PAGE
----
So you’ve got a concept for your act and you need help with costume ideas? Or perhaps you’ve already got your costume key pieces and need some pointers when it comes to mapping them in your routine… Well, here are a few things to bear in mind when costuming an act.
Costume considerations in general:
Unless you are not going to take anything off during your act (and some acts are non-strip), then key pieces of your costume will be your choreography. You will need to look at each piece to decide how it will work in relation to your chosen track and how much time you will have to remove it or play with it. For instance, gloves: how long are they? will you highlight their length? How will you remove them or how will that removal be unique to the bog-standard biting the fingers off technique? There are umpteen ways to remove gloves; be creative! Also, what will you do with the glove afterwards? Will you play with it? Will you use it to pat your hot self down? Will you use it to clean the windows? Consider the following basic pointers:
- Why is your character wearing the item and why is your character taking it off?
- How they come off – do you peel, unzip, untie, open from a busk, slip out of it, rip it off etc
- What happens to the item afterwards? Are they discarded violently? Placed down, Played with? Or does the item become a vital part of the plot?
- How do you highlight the item before it’s removed? It’s sometimes nice for the audience member to have a clue what is coming next. You could also give a false ‘clue’ by highlighting a certain costume piece or body part and then do something totally different!
- Cut labels out / remove stickers from bottoms of shoes.
- Replace any zips that are not long enough to allow easy removal
- put a tassel or length of beads on a zip pull so it can easily be found during a routine (and so you don’t have to look down and fumble)
- Try and co-ordinate your act to a theme or colour scheme – it’ll look more polished
- Rehearse with your costume (and shoes) on. You will need to know how it comes off and if there are any glitches or fumbly bits.
- Put as much costume pieces as you can find on in the hope you will fill the entire track, please! This just looks like a ‘list’ of garments coming off.
- Look down at the item you are removing. By all means give a little glance but looking down at the item looks like you are unsure of how it will be removed.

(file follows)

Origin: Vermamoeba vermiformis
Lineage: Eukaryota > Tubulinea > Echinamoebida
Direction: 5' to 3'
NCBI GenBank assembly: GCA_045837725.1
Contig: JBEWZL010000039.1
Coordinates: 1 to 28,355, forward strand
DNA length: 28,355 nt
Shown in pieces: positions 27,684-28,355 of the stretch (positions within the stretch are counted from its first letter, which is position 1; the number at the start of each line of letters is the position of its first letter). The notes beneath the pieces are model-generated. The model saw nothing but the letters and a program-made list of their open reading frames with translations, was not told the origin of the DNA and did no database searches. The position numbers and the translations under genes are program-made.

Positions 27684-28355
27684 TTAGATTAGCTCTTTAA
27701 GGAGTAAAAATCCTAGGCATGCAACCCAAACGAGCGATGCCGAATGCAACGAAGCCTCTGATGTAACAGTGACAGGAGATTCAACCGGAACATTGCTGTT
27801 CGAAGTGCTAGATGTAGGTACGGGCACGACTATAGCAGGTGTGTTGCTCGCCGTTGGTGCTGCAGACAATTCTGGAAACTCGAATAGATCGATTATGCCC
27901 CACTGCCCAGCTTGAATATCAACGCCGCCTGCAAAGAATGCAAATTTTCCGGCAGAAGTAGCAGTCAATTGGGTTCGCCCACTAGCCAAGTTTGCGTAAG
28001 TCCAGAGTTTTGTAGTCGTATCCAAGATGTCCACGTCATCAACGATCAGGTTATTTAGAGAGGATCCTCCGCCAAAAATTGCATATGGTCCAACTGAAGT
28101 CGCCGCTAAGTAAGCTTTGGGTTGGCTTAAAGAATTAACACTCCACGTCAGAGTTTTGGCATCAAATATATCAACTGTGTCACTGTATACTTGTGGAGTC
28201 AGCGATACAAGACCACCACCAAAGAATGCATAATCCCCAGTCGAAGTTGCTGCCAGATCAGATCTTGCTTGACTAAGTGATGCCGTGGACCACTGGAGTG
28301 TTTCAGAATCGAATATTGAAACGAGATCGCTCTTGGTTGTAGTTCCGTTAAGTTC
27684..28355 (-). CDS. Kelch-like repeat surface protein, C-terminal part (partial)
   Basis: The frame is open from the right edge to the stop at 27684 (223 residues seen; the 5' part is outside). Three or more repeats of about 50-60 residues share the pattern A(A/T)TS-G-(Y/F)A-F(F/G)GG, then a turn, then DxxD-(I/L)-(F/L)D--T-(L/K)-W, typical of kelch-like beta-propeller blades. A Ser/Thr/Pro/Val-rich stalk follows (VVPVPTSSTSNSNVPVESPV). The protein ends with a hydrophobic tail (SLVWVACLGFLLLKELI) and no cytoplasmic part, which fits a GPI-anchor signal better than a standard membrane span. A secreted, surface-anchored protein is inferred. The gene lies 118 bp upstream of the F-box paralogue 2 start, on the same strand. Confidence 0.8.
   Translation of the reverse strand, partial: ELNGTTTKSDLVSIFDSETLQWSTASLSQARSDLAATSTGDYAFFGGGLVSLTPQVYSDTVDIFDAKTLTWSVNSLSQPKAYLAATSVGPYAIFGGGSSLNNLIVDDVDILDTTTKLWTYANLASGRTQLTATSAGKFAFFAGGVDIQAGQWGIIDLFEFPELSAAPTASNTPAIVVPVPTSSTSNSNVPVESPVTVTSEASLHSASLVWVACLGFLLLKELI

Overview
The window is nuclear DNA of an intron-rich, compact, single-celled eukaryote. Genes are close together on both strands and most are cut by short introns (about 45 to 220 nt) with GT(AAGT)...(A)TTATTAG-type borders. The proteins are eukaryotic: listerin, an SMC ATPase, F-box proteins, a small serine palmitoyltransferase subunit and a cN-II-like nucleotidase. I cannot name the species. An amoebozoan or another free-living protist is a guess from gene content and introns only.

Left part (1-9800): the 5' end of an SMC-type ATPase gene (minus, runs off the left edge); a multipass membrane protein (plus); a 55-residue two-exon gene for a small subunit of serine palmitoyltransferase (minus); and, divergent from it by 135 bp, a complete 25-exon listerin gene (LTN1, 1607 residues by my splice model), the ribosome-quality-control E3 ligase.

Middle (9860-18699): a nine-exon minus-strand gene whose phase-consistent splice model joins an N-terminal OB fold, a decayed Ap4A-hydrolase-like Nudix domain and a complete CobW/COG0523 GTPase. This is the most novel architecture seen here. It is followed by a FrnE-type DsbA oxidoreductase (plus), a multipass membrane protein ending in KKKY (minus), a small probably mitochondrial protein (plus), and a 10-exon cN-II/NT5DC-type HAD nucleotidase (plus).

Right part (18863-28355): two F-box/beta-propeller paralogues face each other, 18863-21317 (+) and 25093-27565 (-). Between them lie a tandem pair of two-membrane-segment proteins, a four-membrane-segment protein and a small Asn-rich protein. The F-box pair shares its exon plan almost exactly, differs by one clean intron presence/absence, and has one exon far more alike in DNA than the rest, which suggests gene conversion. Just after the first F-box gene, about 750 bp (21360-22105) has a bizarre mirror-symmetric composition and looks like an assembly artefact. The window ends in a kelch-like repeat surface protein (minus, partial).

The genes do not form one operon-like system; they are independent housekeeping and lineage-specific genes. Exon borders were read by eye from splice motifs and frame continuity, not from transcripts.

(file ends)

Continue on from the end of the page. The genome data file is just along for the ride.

- Wear shoes that are too high and you can barely walk in. Better to get a lower heeled show that will give you the steadiness you need on stage.
- Do floorwork or rolling around on stage in a C string or merkin. The audience will see a lot more than you want them too and it’s just not classy. If you must do floorwork, do it in pants and save the C-string / merkin removal for when you stand up.
The right costume for the right routine?
Consider what your concept is. If your character is a pool-side life guard, a beaded/sequined up bikini would fit the bill but would they really be wearing a corset or stockings and suspenders? The costuming of an act has to make sense for the audience to believe what you are doing and just because you think corsets and high heels (always a big NO for the stage if you can’t walk in them – instead choose a lower, more manageable heel height!) is ‘burlesque’ doesn’t mean you have to throw them all on in a routine.
Try and be creative with the costume you choose. If you are lucky enough to be able to make your own costumes you are on to a winner! If not, there are plenty of people in the community who can make stuff and you’d be surprised how easy it is to customise stuff you’ve bought. Also, think about the way it will come off, and how you could make that removal unexpected: eg, could the arms come off? Could it come apart in a different place? for the audience member who has seen a lot of burlesque, the unexpected removal keeps them on their toes!
Mapping out your costume bits
So you have your costume already sorted, now it’s time to map out where they will come off in the routine. Think about the story you want to tell and the punchline at the end of it (the final reveal). Personally, us here at Bluestocking prefer a routine where the reveal is at the end as after you’ve removed everything there’s not a lot more to say and an ending without a punchy reveal or some kind of finale often does not make the impact your cracking routine deserves.
- What order will they come off in?
- what is the reveal? (Is it pasties? Pants? No reveal? C-string or merkin?)
- Does it make sense to the routine and is there a story to tell with the items you’re taking off?